I’ve just installed Oracle 12C on my laptop {I know, why only now?}. I went for the option to have a Container database with a pluggable database within it. {It is easy and free to install Oracle on your own home machine – so long as it is for personal use only and you are singed up to OTN (which is also free) }.

12C with pluggable databases (PDBs) is a little different to the last few versions of Oracle as it introduces this whole concept of the Container database that holds portions of the data dictionary and, within that, what we used to think of as Oracle instances plugged in underneath it. It is not *quite* like that – but this post is not about the technical aspects of Oracle 12C multitentant databases. And you will see why.

Friday Philosophy – Friday Afternoon Phone

{<}
{
Update on my trip to the Apple Store >>}

There used to be a phrase in the car industry in the UK (I don’t know about elsewhere) a “Friday Afternoon Car“. This is a car which is unusually unreliable, as it was built on Friday afternoon when the workers were tired, the weekend was coming and, heck, they might have been to the pub at lunch. It is occasionally used just to describe something that is a bit crap and unreliable.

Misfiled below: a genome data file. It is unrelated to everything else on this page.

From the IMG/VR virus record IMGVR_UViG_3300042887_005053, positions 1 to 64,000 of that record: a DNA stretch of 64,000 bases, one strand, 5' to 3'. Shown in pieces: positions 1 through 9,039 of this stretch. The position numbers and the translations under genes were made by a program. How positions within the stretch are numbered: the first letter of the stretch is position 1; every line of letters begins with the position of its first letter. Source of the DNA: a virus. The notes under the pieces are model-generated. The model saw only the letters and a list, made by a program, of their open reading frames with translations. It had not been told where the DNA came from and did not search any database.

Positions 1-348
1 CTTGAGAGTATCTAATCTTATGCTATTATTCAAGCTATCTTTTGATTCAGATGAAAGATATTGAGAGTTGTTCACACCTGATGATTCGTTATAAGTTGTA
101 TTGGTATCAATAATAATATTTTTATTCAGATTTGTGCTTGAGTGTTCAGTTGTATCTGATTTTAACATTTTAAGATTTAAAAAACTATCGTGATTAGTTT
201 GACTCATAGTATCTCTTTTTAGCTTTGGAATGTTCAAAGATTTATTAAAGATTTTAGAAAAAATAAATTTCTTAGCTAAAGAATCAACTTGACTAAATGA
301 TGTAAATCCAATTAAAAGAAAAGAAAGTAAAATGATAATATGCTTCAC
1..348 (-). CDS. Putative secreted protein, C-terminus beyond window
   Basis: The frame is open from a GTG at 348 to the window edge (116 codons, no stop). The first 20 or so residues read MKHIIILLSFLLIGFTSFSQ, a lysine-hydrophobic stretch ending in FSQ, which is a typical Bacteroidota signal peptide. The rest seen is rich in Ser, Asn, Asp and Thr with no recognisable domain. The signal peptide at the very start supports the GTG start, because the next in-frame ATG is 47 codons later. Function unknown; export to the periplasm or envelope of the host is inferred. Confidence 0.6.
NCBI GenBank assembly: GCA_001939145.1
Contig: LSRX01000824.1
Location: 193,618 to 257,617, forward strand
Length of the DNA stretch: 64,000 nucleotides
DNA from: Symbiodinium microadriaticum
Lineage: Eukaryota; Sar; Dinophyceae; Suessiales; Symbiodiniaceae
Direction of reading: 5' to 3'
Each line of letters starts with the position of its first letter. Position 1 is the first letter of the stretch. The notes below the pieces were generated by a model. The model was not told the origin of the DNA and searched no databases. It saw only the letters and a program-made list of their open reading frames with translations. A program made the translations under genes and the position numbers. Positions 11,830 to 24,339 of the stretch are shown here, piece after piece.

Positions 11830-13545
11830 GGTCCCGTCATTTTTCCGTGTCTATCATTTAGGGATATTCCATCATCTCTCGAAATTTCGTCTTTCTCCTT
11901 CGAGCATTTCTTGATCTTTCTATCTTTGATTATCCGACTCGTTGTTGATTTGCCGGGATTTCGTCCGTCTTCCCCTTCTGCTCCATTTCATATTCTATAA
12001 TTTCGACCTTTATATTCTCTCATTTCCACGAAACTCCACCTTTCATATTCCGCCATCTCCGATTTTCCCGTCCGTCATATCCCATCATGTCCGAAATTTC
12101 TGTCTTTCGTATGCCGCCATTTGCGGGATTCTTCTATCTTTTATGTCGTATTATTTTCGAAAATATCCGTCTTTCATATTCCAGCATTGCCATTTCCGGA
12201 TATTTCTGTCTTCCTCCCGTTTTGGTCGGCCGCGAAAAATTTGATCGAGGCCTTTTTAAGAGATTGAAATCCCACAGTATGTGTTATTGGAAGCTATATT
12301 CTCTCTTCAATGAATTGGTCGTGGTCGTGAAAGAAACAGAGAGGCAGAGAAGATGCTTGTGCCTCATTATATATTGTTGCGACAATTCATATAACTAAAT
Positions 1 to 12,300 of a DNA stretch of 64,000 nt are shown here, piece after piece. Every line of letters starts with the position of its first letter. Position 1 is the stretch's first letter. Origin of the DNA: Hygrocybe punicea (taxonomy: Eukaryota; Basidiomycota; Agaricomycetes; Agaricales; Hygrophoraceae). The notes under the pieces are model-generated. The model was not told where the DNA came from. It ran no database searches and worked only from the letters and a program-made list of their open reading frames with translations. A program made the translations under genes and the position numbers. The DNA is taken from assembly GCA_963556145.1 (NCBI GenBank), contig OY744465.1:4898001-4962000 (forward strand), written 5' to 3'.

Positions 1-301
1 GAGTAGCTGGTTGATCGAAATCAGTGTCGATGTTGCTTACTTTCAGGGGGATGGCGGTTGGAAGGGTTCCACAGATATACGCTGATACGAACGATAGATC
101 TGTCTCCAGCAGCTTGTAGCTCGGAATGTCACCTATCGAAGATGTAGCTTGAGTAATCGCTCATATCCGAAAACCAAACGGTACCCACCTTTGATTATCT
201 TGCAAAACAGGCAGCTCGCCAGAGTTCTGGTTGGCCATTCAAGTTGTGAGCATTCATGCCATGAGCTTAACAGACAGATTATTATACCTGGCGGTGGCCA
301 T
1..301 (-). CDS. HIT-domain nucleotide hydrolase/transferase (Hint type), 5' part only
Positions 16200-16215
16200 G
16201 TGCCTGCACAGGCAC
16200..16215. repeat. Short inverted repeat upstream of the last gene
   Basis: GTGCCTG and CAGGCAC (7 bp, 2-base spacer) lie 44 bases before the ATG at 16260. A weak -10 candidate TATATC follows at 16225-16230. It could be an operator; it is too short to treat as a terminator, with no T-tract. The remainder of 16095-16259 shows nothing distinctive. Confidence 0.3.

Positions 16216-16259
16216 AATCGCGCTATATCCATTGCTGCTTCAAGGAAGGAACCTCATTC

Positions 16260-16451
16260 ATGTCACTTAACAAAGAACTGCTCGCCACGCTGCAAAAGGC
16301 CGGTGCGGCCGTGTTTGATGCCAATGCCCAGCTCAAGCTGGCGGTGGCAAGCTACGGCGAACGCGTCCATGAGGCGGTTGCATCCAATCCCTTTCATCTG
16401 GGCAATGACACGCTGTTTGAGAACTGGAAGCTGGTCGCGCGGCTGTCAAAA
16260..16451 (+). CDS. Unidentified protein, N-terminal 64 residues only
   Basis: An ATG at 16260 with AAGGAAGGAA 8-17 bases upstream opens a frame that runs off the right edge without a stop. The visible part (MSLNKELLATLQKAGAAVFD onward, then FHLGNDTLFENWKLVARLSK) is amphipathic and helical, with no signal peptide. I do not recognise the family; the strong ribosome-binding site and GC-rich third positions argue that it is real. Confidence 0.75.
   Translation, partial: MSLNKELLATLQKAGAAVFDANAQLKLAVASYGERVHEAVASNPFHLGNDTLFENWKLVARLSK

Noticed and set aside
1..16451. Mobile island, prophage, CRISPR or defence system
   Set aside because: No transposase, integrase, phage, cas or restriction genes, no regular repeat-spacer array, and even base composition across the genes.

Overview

Friday Philosophy – Flippin’ Technology

Sometimes I think I would have been a Luddite or a member of other groups who have trashed new technology in frustration. Some days, I can just scream at it. You would think having worked in Information Technology for so long would make me more of a fan, but it actually makes me worse – as I know there is no need for there to be so much wrong with the electronic dross we all have to deal with day-to-day. And if I, someone who has used (heck, even programmed) computers for 3 decades, have trouble with these damned things, how frustrating must “normal” people find it?

Friday Philosophy – Make a Team by Letting Them Burn

The title of today’s Friday Philosophy sounds extreme, but it’s true.

Sir John Harvey-JOnes

Sir John Harvey-Jones

Friday Philosophy – Why I Volunteer for User Groups